Doctor Who – Eleventh Doctor: Year Two – Issue 5

DoctorWho_2-05

While I’ve been following this arc since the beginning, I have not written about any installments in a while. That’s because, while entertaining, there hasn’t been anything that has jumped out at me as being worth expounding on. But this issue addresses a topic that interests me, which is fanaticism.

The problem, you see, is that mindless devotion to a cause is… well… it’s actually repulsively common. Sontarans… Cybermen… Daleks. The loss of the self, faceless efficiency, blah blah blah. Rank and file, back-and-forth, endless attrition. Potato people. That’s how wars are fought. But they’re won by madmen. Those happy to do the unthinkable in pursuit of victory—even if it means their own death.

As I read this, I could not help but think of fanatics in bellicose situations. Whether these individuals are labeled as heroes or terrorists really depends on which side of the conflict you are on. But the sad fact is the same—some people are so driven by the cause they believe in that they are willing to give their life or take the lives of others for an idea or a cause.

I’ve wondered, on occasion, whether there was a cause that I would be willing to sacrifice my life for. It’s a difficult question to answer honestly. I would like to say that for the greater good of humanity, I would sacrifice myself. But would I? I really can’t answer that, because I don’t know. Right now, there is no ideology that I feel so strongly about.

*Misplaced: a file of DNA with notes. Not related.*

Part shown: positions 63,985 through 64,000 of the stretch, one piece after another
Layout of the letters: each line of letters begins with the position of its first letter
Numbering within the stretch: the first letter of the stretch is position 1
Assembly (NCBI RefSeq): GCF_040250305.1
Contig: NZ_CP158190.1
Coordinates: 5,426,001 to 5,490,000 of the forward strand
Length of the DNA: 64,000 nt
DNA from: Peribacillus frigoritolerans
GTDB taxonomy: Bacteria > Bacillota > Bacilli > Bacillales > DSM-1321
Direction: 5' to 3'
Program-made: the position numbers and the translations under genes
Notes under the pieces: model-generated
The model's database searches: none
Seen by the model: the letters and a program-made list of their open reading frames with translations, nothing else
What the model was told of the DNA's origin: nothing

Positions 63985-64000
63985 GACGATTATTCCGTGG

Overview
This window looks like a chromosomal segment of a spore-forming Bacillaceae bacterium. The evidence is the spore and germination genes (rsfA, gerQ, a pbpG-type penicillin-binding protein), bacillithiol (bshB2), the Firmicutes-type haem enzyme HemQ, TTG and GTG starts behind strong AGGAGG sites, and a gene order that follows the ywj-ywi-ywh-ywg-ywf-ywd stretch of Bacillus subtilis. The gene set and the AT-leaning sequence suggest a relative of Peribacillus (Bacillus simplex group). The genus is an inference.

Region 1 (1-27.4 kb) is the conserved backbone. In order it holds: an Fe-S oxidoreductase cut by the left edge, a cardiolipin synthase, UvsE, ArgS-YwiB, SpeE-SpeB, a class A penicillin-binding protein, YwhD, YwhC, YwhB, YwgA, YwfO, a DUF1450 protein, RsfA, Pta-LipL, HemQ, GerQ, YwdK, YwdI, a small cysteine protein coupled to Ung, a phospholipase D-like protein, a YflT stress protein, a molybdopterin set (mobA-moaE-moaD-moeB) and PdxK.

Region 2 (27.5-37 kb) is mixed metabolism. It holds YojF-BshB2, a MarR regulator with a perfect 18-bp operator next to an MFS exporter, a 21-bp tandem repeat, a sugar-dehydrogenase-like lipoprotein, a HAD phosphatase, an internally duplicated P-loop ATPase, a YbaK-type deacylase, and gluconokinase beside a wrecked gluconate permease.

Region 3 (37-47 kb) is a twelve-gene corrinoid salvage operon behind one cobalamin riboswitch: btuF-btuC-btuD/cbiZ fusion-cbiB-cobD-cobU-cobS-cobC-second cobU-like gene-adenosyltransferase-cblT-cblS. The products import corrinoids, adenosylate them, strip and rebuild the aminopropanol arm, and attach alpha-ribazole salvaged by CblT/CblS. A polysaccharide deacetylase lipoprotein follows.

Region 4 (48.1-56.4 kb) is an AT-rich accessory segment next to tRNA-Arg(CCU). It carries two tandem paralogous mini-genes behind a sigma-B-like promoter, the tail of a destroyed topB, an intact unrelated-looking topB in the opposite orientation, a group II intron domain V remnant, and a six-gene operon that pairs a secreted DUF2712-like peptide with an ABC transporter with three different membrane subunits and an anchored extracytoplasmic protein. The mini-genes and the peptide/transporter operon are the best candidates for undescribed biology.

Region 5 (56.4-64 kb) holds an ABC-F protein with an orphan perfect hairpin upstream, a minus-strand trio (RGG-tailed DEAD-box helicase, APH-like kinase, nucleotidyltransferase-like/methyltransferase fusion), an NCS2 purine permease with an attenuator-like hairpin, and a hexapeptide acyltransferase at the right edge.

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2 Comments

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2 responses to “Doctor Who – Eleventh Doctor: Year Two – Issue 5

  1. It’s a good musing and a significant question. It seems that many who, in hindsight, seem to have stepped into grand action, were actually changed by something that came up suddenly and shifted their path (Gandhi is a good example, and I suspect Vaclav Havel, etc.). Your sense?

    • Hey Jamie. Very good points. I’m not sure if there is one answer. Certainly, some individuals have an occurrence that changes their paths, while others tend to move slowly to that state of mind, where it is a series of small and seemingly unimportant events that have a cumulative effect. As with most profound questions, there is no one simple answer.

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